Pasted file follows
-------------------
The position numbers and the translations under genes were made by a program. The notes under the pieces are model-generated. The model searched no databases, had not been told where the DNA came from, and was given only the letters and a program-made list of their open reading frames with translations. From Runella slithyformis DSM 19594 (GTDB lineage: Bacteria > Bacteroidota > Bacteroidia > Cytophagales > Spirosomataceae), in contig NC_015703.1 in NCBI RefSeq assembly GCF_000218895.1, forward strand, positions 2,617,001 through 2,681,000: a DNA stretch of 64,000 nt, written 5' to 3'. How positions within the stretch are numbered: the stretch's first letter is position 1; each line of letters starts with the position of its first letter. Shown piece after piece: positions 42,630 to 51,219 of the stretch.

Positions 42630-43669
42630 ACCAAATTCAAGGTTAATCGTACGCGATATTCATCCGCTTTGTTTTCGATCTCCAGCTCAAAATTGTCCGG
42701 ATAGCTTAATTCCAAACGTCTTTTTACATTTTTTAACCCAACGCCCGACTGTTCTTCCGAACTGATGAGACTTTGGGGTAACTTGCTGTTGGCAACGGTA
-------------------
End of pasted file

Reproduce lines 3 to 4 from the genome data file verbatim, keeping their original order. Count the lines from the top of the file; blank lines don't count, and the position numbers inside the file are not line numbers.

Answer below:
42630 ACCAAATTCAAGGTTAATCGTACGCGATATTCATCCGCTTTGTTTTCGATCTCCAGCTCAAAATTGTCCGG
42701 ATAGCTTAATTCCAAACGTCTTTTTACATTTTTTAACCCAACGCCCGACTGTTCTTCCGAACTGATGAGACTTTGGGGTAACTTGCTGTTGGCAACGGTA